Ruthven was born in Ireland, the elder son of Major the Honourable Patrick Hore-Ruthven, only surviving son of the 1st Baron Gowrie and his wife Lady Gowrie. His mother was Pamela Margaret Fletcher (who later married Major Derek Cooper. His younger brother is Malise Ruthven.
His father was killed in action in 1942, at which point he became his grandfather's heir apparent. When his grandfather, who had been the Governor General of Australia, was created Earl of Gowrie in 1945 he became known by the courtesy title Viscount Ruthven of Canberra. He was educated at Eton and Balliol College, Oxford, and later at Harvard University. He succeeded in the earldom of Gowrie on the death of his grandfather on 2 May 1955, and also succeeded his great-uncle (his grandfather's elder brother) the 10th Lord Ruthven of Freeland as 3rd Baron Ruthven of Gowrie on 16 April 1956 (the Scottish lordship of Ruthven of Freeland passed instead via the female line). Lord Gowrie inherited Castlemartin House and Estate at Kilcullen, County Kildare, Ireland, from his great-aunt Sheelagh Blacker in 1967, and later sold it to Tony O'Reilly.
Gowrie joined the Conservative front bench under Ted Heath in 1972 as a Lord-in-Waiting, a post he held until 1974. He later served under Margaret Thatcher as Minister of State for Employment between 1979 and 1981, as Minister of State for Northern Ireland between 1981 and 1983 at the Northern Ireland Office. In 1983 he was sworn of the Privy Council and entered the cabinet as Minister for the Arts, which he remained until 1985. He was also Chancellor of the Duchy of Lancaster between 1984 and 1985. Despite being offered the post of Secretary of State for Education and Science he resigned from the Cabinet in 1985, stating that it was impossible for him to live in London on the £33,000 salary provided for the post.
After leaving government, he became Chairman of Sotheby's (1985–1994) and later of the Arts Council of England - described as "the appointment of a Scot, born in Ireland and living in Wales". At the Arts Council, he secured the role as a distributor of funds from the National Lottery.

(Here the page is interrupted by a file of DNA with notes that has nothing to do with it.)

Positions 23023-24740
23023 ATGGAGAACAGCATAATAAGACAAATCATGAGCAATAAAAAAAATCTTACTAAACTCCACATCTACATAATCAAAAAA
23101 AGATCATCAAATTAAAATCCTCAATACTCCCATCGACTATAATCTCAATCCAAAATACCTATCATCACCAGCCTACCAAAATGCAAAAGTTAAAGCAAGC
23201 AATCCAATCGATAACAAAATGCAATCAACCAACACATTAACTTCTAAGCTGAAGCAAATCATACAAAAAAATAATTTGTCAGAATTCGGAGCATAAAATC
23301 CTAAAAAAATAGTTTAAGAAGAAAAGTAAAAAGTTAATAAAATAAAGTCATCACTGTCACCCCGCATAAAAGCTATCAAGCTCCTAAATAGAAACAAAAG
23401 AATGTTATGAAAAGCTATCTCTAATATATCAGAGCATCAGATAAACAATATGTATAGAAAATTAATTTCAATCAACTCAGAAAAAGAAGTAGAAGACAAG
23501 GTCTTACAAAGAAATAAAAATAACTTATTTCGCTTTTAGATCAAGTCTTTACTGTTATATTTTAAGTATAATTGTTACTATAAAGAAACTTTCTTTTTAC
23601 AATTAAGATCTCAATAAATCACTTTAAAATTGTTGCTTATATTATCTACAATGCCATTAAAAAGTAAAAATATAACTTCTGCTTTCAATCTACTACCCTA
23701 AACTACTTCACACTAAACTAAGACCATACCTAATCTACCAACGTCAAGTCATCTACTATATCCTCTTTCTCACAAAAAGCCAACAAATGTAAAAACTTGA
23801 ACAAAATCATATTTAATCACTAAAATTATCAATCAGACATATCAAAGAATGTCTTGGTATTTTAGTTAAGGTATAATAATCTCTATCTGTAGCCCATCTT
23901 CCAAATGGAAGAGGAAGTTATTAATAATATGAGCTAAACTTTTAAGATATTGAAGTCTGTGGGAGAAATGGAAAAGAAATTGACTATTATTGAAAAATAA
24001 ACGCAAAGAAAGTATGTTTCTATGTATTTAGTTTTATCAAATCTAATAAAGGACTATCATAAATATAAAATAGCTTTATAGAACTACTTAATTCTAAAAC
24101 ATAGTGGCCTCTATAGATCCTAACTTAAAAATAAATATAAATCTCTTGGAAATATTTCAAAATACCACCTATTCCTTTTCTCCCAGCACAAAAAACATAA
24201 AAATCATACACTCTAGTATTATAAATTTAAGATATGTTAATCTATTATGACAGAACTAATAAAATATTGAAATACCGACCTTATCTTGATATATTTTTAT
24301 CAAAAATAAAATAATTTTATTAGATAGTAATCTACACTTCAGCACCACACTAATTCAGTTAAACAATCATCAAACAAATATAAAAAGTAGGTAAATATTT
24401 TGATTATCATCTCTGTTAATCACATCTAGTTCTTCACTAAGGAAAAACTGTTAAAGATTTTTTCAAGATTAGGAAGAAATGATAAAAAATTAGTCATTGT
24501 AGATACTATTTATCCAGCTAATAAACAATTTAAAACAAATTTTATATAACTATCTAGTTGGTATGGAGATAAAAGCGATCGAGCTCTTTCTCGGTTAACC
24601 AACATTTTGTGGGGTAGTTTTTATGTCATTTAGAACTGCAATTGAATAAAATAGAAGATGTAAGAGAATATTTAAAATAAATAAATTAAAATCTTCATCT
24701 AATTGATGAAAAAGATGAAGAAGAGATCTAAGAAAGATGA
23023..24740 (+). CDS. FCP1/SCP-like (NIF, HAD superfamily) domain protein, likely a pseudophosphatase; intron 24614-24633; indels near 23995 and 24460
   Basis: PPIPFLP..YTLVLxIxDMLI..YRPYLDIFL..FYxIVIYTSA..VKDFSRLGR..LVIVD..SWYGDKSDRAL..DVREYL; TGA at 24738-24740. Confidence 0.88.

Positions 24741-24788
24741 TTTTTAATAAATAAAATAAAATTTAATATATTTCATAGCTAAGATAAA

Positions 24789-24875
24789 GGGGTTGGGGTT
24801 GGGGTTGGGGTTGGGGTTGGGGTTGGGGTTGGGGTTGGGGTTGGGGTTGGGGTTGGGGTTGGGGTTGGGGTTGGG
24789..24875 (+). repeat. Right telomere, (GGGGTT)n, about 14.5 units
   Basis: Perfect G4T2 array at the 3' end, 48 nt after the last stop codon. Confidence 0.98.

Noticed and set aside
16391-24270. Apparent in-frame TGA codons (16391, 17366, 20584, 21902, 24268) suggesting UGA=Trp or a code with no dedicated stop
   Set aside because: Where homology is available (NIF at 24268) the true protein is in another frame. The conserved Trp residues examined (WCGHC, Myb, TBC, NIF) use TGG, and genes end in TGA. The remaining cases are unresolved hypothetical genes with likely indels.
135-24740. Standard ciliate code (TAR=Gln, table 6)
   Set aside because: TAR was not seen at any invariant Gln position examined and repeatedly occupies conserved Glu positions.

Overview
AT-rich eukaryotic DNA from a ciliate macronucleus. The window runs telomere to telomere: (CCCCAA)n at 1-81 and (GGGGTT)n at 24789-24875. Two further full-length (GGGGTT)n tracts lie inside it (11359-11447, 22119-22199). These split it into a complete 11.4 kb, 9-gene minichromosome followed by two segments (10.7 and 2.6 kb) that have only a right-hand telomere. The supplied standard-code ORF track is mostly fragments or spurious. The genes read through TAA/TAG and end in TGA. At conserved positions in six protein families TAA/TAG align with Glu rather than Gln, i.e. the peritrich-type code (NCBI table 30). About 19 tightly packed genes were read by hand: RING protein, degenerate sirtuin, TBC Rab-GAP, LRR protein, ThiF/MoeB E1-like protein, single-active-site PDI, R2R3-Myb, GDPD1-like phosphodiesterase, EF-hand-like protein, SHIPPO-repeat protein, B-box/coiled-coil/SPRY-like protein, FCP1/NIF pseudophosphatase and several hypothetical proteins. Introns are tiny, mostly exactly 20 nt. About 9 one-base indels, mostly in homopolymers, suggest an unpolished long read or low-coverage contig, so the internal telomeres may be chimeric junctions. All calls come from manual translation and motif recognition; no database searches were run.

Lord Gowrie is a patron of the Elton John AIDS Foundation.
Lord Gowrie published one volume of poetry in his 20s, after a period working as an assistant to American poet Robert Lowell, and later co-authored a book on British painting, published in 1975. In the summer of 1999, having been diagnosed with a serious heart condition, he checked into Harefield Hospital, and, after a heart transplant, and a long recovery, left hospital in 2000. His health has remained frail since. He became friends with his principal surgeon, Sir Magdi Yacoub, and now chairs the institute named for him. Following his release from hospital, he published his first book of poetry for decades, "The Domino Hymn," which contains references to his illness. He was elected in 2003 a Fellow of the Royal Society of Literature In January 2009, Grey Gowrie accepted Farad Azima's invitation to chair the Advisory Board of the Iran Heritage Foundation.
Lord Gowrie married Alexandra Bingley, daughter of Colonel Robert Bingley, on 1 November 1962. They had one son:(Patrick Leo) Brer Ruthven, Viscount Ruthven of Canberra (b. 4 February 1964)
Lord Gowrie and Alexandra Bingley divorced in 1974. On 2 November 1974, he married Adelheid Gräfin von der Schulenburg (b. 24 October 1943), sixth and youngest child and fifth and youngest daughter of Fritz-Dietlof von der Schulenburg (1902–10 August 1944) and his wife Charlotte Kotelmann.